EXHAUSTED MERRILL LYNCH INTERN FOUND DEAD AGED 21
Graduate Fog was shocked and sad to hear of the death of Moritz Erhardt, a summer intern nearing the end of his seven-week placement at Bank of America Merrill Lynch in London. Friends have said that Moritz – who suffered from epilepsy – was desperate to impress his bosses in the hope of securing a permanent position with one of the big banks in the future.
While the details remain unclear, several of Moritz’s friends have spoken out about the 21-year-old German’s physical state at the time of his death. The official cause is not yet known, but friends say Moritz was working “crazy hours,” and may have worked as many as eight “all-nighters” in the fortnight before he died. All the evidence suggests that Moritz must have been exhausted at the time he died.
Unlike many of those who follow Graduate Fog, Moritz was lucky enough to be paid for his work – and paid well. (Pro rata salaries for City internships tend to work out at around £40-50,000). The total dedication he felt he was expected to demonstrate (including round-the-clock work) was also more extreme than most interns will feel. But many low-paid interns who work less long hours in industries far from the City will still feel huge empathy and sympathy for Moritz. Why? Because they know how it feels to be desperate to impress bosses and get your career started at any cost.
Nobody likes to think of themselves as vulnerable, but interns are. This is largely down to the unique and extreme power imbalance between between an intern and their boss. Both parties know that internship is effectively an extended interview. Do well, and you might get a job here. Screw up, and you’re out. Interns know their performance is being assessed constantly. They also know how valuable the opportunity is – and that hundreds of others will rush to fill their place if they quit.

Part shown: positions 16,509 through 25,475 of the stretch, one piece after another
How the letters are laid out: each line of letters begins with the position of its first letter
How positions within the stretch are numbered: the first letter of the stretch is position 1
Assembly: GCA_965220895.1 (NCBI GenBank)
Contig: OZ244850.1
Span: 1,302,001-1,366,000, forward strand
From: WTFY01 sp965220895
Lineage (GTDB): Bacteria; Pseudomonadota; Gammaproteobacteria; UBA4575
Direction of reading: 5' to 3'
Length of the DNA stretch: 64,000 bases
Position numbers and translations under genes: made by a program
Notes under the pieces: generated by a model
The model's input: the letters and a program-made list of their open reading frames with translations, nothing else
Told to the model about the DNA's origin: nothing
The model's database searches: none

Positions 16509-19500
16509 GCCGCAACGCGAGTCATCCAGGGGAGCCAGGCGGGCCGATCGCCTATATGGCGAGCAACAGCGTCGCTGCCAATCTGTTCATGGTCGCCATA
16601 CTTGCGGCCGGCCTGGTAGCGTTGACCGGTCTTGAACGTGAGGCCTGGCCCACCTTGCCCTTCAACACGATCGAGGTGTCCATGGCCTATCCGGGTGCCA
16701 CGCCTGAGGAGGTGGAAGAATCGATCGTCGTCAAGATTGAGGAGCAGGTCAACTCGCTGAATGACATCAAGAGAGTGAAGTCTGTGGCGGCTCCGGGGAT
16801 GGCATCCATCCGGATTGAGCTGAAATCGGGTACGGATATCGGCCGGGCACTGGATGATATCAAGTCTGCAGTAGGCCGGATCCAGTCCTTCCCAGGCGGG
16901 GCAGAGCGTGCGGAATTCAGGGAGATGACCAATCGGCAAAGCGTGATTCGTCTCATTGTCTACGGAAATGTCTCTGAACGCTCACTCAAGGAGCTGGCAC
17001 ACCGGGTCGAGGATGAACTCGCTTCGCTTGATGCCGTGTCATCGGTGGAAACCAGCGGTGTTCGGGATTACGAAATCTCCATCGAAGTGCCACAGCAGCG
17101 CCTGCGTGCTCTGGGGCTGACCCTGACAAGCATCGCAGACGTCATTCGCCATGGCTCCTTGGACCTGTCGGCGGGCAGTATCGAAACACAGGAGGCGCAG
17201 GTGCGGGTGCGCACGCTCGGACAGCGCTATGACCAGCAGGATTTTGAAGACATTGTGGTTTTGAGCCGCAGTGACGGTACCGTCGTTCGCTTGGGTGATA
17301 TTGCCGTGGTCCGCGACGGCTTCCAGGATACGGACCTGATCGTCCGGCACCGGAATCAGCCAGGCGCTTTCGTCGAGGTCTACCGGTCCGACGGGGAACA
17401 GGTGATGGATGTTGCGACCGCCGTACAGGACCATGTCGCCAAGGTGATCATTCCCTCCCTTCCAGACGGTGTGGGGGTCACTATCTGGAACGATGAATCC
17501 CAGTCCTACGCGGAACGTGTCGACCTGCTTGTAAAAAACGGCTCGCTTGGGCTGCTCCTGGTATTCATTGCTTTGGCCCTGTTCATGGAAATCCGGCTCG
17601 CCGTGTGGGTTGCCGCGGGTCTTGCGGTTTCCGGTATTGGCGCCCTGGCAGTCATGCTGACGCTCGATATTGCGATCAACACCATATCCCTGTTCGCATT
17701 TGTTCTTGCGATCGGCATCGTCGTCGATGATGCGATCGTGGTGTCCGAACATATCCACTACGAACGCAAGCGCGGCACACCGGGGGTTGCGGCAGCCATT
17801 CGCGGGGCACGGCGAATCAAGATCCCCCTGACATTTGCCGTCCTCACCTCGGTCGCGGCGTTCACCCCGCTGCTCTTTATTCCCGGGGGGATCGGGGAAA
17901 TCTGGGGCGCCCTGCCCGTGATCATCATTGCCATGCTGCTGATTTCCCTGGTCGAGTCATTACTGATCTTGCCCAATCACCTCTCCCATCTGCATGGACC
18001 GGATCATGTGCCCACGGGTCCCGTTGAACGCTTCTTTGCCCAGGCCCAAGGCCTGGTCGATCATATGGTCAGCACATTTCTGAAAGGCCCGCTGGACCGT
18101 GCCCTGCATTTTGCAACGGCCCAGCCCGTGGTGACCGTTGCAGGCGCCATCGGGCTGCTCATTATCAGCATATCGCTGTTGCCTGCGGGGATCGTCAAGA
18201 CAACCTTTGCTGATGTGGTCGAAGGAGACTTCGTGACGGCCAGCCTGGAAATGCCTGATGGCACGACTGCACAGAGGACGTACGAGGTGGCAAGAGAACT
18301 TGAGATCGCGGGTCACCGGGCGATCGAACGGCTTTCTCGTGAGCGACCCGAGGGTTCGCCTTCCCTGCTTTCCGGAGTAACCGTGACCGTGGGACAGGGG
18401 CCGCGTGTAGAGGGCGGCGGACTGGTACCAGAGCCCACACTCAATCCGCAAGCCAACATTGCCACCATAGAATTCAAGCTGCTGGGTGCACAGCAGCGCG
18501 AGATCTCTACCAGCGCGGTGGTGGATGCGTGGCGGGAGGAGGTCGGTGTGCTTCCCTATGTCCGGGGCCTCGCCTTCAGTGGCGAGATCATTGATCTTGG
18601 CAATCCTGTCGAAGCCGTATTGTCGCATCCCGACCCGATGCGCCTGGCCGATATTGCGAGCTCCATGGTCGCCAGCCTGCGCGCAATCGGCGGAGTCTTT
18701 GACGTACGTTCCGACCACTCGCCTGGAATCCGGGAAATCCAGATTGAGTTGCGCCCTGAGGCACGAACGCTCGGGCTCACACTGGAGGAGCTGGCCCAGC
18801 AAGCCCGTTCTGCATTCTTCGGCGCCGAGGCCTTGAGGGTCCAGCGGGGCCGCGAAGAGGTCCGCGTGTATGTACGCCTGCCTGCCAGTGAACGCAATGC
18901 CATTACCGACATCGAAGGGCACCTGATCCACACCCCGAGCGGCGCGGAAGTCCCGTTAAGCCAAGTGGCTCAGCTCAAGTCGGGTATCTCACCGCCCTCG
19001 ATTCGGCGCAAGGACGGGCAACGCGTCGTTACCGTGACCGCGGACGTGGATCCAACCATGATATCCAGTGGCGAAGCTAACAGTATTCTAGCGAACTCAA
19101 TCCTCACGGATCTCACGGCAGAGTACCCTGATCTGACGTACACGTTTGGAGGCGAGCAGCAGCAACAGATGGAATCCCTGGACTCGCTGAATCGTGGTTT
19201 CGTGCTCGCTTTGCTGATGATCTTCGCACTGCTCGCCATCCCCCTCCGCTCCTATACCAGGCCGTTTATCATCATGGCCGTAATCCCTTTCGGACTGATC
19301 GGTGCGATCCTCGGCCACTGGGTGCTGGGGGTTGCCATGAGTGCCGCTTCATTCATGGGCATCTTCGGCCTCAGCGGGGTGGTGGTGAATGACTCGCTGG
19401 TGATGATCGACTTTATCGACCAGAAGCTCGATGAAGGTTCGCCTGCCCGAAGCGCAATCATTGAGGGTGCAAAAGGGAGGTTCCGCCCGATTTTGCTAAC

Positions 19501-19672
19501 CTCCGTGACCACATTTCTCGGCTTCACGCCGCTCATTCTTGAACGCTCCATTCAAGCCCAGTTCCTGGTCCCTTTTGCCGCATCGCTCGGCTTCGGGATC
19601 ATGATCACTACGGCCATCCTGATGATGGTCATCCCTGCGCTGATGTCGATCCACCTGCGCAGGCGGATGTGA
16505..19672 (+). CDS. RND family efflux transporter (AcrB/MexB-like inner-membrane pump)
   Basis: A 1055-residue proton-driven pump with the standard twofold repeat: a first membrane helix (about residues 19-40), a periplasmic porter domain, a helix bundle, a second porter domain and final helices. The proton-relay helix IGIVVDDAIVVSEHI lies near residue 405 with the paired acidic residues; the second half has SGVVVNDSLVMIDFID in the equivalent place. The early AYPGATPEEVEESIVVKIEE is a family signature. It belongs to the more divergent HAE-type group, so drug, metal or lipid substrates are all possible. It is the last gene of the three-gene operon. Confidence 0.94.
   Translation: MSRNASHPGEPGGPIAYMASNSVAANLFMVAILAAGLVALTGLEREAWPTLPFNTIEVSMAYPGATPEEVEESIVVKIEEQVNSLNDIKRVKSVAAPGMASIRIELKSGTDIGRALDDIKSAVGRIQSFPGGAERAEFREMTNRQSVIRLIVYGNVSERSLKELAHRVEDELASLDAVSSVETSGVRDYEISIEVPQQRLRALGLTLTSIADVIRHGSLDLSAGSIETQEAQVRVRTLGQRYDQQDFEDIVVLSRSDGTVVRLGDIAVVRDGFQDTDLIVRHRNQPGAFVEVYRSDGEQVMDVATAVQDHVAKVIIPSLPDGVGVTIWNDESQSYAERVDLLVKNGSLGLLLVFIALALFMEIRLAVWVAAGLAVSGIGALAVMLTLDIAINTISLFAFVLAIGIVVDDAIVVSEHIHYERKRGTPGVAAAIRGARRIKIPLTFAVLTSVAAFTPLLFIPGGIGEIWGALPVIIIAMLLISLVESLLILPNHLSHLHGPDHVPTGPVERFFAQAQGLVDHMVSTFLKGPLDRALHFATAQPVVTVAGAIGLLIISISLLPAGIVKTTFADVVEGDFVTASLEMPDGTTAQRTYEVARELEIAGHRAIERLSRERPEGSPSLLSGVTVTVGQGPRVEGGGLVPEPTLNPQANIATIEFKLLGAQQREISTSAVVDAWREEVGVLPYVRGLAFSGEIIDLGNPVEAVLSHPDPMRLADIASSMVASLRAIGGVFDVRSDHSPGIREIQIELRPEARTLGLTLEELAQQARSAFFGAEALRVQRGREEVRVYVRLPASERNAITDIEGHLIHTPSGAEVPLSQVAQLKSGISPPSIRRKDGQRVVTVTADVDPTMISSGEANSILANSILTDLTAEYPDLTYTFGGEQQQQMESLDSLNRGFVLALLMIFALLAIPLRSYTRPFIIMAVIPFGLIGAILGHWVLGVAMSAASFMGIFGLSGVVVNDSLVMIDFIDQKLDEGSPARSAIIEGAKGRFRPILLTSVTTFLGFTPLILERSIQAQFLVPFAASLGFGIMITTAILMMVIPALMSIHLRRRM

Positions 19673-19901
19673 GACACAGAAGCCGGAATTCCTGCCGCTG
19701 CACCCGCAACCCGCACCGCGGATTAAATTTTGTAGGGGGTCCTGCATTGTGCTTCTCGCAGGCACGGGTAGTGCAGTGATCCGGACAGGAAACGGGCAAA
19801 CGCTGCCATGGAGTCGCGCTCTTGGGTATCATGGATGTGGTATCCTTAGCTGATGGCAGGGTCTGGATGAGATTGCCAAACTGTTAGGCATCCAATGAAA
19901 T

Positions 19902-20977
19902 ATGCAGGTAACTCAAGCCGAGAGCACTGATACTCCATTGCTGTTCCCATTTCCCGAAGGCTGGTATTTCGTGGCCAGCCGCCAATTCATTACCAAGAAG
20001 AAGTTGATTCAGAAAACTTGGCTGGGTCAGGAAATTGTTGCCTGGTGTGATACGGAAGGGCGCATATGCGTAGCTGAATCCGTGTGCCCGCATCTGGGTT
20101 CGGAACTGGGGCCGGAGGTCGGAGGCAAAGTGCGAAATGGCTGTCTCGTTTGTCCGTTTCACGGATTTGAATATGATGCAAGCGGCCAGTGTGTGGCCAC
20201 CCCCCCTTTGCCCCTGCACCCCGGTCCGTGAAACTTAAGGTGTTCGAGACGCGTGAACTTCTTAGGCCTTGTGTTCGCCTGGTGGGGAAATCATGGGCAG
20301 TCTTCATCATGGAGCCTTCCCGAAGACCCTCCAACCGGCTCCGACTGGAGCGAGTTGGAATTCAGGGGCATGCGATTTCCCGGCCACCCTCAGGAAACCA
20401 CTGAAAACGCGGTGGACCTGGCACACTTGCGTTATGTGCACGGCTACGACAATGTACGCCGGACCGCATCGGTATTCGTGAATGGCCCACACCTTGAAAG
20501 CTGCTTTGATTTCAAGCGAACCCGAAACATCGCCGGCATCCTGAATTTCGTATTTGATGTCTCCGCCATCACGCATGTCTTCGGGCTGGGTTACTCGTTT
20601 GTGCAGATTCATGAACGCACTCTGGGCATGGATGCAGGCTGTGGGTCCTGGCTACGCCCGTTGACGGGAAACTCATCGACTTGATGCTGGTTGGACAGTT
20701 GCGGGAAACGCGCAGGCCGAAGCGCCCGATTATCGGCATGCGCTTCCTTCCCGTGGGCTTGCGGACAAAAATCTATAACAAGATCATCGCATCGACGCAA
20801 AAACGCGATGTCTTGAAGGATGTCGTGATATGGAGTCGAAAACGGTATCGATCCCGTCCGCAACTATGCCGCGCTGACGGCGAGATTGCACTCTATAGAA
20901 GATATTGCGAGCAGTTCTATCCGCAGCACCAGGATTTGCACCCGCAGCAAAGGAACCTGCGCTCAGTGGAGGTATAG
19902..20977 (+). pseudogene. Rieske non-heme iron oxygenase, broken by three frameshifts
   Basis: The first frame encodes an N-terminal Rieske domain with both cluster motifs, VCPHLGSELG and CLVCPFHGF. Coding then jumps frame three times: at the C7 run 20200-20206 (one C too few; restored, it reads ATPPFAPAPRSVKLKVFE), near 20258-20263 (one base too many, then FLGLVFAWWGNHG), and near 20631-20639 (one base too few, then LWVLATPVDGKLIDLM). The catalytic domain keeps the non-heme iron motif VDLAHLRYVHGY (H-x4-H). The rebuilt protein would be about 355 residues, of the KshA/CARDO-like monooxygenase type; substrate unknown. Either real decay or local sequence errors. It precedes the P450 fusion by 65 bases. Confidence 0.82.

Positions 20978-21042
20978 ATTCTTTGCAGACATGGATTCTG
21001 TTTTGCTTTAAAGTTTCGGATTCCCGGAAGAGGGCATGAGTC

For many, their internship is also their first experience of the workplace. While some interns are pretty savvy, others are less well equipped to know when an unreasonable demand is being placed on them. They are also less likely to feel empowered to say No to any such demand.
Unsurprisingly, Merrill Lynch warned journalists against making snap judgements about what happened until all the facts are known. John McIvor, head of international communications, said:
“All the rumours and comments are just that, we will have to wait and see what the post-mortem examination says. We are deeply shocked and saddened by the news. He was popular amongst his peers and was a highly diligent intern at our company with a promising future.”
We do not need a new framework for protecting City interns – or any interns, for that matter. We do not need new laws. What we need is for managers in all industries to take full responsibility for their staff, whatever their age, and whatever stage they’re at in their career. If someone is so exhausted they are unfit to work, they should be sent home. Interns, like all staff members, must have a designated manager, keeping an eye on them. Not just on their work, but also their health and fitness to work. We are not naive. We know City bosses are not soft, cuddly types. But they are not monsters. Surely even they will reflect for some time on the death of a 21-year-old who was so desperate to impress them that he was prepared to risk his life.
*DO YOU SYMPATHISE WITH MORITZ ERHARDT?
Do interns feel under constant pressure to impress? Have you ever been so desperate to impress that you worked all night, or undertook a task you’ve since realised wasn’t a reasonable request? Or are you a City intern struggling to keep pace with the long-hours, high stress culture? Tell us your story below